By Danny Cox
One thing that isn’t tolerated in the NFL is when a player seeks out to purposely and maliciously injure another player. There is just no room for that in the league, and no room for it in humanity either. It appears that Roger Goodell and the NFL also don’t take kindly to those players or teams that play make believe and fake injuries.
The Pittsburgh Steelers and wide receiver Emmanuel Sanders were fined a total of $50,000 for faking an injury in the Oct. 21, 2012 game against the Cincinnati Bengals.
Sanders was fined $15,000 as an individual player and the Steelers were fined $35,000 as an organization.
During the game, which ended in a 24-17 win for Pittsburgh, the incident with the wide receiver happened in the fourth quarter. Sanders grabbed the back of his leg and collapsed to the ground in a heap.
Sanders was asked about the incident immediately by reporters, but he really just kind of shunned it and didn’t say much. Since then though, he has stated the “incident” was being handled internally.
The announcers of NBC’s Sunday Night Football went on to freely discuss Sanders’ “injury,” and they blatantly stated that they believed him to be purposely faking an injury. Their belief is that he was doing it so that the team could save a timeout.
NFL executive vice president of football operations Ray Anderson took the matter and accusations very seriously. He studied tape of the incident with the Steelers and Bengals, but believes that Pittsburgh was not faking injuries for competitive purposes.
“If I believed that to be the case, the discipline would be substantially more,” Anderson said. “Instead, it reflects the commissioner’s strong view that it is the responsibility of the club to insure that its players are familiar with and in compliance with the league’s competitive rules.”
Sanders sat out one play while a team trainer attended to his leg, and he returned one play later for a Pittsburgh punt. Anderson sent an open letter to Sanders and higher ups for the Steelers organization stating that video evidence shows that the injury wasn’t exactly true.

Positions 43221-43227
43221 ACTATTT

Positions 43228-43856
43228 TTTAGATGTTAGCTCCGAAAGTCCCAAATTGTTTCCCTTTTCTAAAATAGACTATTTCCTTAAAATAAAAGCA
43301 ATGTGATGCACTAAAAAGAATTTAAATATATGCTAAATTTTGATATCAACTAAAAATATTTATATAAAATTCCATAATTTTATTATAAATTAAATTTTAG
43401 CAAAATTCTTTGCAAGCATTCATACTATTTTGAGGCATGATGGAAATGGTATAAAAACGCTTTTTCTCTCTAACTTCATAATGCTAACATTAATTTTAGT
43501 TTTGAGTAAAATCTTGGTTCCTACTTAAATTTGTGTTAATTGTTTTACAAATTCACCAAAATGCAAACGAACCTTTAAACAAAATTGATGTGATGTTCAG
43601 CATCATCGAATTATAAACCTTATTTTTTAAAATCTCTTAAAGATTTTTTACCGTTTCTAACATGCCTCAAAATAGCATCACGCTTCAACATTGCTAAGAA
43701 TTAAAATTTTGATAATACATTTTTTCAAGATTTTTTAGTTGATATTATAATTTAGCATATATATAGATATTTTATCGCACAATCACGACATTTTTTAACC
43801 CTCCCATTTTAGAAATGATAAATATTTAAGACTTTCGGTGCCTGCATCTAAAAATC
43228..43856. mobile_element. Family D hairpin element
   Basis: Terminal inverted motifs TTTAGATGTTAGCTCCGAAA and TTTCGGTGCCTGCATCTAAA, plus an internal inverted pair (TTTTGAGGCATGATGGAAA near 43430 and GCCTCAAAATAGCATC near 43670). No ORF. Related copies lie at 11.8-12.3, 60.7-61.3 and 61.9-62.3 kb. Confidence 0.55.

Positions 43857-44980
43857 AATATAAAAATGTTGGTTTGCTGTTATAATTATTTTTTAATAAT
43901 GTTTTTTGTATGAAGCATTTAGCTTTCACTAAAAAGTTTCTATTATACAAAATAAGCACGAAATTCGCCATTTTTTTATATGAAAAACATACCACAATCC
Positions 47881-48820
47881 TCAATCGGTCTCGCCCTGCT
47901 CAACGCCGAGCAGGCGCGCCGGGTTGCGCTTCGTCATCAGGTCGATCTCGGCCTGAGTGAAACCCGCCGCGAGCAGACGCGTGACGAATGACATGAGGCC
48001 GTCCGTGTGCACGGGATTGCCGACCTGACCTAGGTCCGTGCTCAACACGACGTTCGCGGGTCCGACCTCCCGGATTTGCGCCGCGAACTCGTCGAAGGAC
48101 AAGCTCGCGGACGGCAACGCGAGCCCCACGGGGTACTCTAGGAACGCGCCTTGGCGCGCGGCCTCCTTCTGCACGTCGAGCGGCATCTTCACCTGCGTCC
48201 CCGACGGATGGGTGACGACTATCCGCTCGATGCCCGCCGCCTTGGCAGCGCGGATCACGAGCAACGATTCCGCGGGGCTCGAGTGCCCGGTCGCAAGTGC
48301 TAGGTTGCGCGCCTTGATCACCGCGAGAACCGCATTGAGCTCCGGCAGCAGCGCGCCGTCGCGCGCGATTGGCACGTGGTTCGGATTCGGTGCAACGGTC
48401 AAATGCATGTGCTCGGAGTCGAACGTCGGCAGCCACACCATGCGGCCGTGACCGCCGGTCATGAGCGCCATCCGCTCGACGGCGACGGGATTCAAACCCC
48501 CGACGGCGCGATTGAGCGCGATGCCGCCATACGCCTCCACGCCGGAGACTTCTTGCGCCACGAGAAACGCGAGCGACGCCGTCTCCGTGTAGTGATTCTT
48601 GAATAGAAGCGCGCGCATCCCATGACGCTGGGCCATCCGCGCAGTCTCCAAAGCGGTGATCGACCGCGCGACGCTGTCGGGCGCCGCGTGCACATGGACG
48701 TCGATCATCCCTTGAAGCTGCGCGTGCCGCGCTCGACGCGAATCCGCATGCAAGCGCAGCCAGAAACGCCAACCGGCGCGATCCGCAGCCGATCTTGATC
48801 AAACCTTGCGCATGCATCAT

Anderson even noticed that Sanders outran all of his Steeler teammates on the punt play and downed the ball.
“The video of the play shows Sanders running swiftly and effortlessly toward the punted ball, and then leaving the field with no sign of discomfort,” Anderson wrote. “Sanders also played the rest of the game without difficulty.”
This is the first time that the NFL has handed out any sort of punishment for faking an injury. A memo was sent out to team general managers and coaches in September though that said, “The Competition Committee deprecates feigning injuries.” From that point, the NFL made it known again that they had the power to levy fines on players, coaches, or teams.
The league even said they would take away draft picks if they deemed necessary.
As stated earlier, the safety of players has been a huge issue with the NFL for many years now and is becoming more of a focus every season. They do not want to encourage those players with legitimate injuries to leave the field unnecessarily. Still, they don’t want to have injuries taken lightly, and will never condone a player faking like he is hurt for any reason whatsoever.
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Danny Cox knows a little something about the NFL, whether it means letting you know what penalty will come from the flag just thrown on the field or quickly spouting off who the Chicago Bears drafted in the first round of the 1987 draft (Jim Harbaugh). He plans on bringing you the best news, previews, recaps, and anything else that may come along with the exciting world of the National Football League. His work can be found on Examiner.com.